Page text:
Review: Nikon 35mm f1.8 G ED (Nikon F Mount)

Chris Gampat The Phoblographer Nikon 35mm f1.8 lead image (1 of 1)ISO 1001-40 sec at f - 4.0

Nikon released their 35mm f1.8 G ED lens earlier this year, and when it was announced it whetted the appetites of full frame lovers everywhere. Though not a direct replacement for the company’s previous lens offering, it was designed with the full frame customer in mind. We believe the 35mm focal length truly shows what the human eye sees and it is a lens that can be used for anything like street photography, wide portraits, events, weddings, candids, food, etc.

With the ability of focus as closely at 9.84 inches and housing seven aperture blades, 11 elements in 8 groups, and weighing 10.76 oz, it is a lens that will probably be on the camera of many a photographer looking to step up their game and become more serious with their craft.

And while we’re confident that this lens will satisfy most customers, we also know that later on you’ll want so much more.

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DxOMark: Nikon 35mm f1.8 G Beats the 35mm f1.4 G in Sharpness

Chris Gampat The Phoblographer Nikon 35mm product images (3 of 6)ISO 4001-50 sec at f - 3.5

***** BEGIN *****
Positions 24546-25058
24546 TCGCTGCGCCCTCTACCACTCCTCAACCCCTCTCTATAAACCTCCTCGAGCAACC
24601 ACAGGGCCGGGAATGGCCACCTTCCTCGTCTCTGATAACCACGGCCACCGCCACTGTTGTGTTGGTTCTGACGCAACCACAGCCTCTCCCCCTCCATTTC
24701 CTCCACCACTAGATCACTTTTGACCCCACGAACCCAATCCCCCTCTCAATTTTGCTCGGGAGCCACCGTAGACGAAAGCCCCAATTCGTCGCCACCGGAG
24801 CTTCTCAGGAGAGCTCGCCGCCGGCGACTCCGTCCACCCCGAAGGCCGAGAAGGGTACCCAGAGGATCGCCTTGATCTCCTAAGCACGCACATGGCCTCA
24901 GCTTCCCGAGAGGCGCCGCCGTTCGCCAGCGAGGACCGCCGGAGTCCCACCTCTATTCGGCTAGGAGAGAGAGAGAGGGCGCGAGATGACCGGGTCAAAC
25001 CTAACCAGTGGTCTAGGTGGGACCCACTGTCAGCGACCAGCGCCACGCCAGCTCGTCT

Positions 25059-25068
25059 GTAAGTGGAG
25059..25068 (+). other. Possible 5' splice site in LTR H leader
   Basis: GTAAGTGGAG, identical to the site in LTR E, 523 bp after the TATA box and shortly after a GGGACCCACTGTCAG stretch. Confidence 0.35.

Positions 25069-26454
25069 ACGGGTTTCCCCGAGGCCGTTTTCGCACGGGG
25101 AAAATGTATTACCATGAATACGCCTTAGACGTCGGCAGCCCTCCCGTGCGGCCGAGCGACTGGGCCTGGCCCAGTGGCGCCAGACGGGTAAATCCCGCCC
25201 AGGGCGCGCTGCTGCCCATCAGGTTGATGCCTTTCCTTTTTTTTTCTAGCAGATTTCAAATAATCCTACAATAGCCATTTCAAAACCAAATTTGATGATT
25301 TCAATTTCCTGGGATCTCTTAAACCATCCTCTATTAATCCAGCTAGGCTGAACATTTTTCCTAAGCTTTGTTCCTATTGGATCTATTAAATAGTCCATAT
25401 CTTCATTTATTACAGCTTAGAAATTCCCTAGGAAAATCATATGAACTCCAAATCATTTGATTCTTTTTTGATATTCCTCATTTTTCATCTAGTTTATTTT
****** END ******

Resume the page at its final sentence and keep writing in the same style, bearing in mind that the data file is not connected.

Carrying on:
We have just shared our first impressions of the new Nikon 35mm f1.8 G, Nikon’s latest wide-angle lens for full-frame (FX format) cameras. Being only 2/3rds of a stop slower than the 35mm f1.4 G, the lens is a viable alternative for those with slightly slimmer wallets. What we’re most curious about, then, is how the more affordable full-frame 35mm in Nikon’s lens stable performs compared to its proven f1.4 sibling.

DxOMark has just put the lens under scrutiny, and thanks to the comparison tool available on their website, we get a pretty good impression of how it performs compared to the 35mm f1.4. With both lenses mounted to a Nikon D800 (we would’ve preferred to see the results with a D800E, but the 35mm f1.4 was not tested on that camera,) it becomes apparent that despite the huge difference in price, the difference in performance is only marginal.

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Amateur Photographer Concludes that a Better Camera Takes Better Pictures

julius motal the phoblographer street

Local amateur photographer John Bellamy has spent the past few months shooting with his phone. He reasoned that it was silly to buy a dedicated camera because he had a camera built into his phone, but after playing with a Nikon D800E at B&H Photo Video in New York City, Bellamy realized that a DSLR offered far more flexibility, quality and control than his iPhone 3GS.

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Reports State that a Nikon D800s May be In the Works

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As if there weren’t enough variations of the Nikon D800 with the D800E, Nikon Rumors is stating that yet another may be on the way soon. From what they’re saying, a D800s may be on the way in the same fashion that Nikon did with the D4 and before it the D3 series. This would be very interesting though as it seems to be taking on aspects of the D800, D800E, Df and the D610 along with the D4s. However, from what we’re seeing so far it may not be in a retro body like the Df.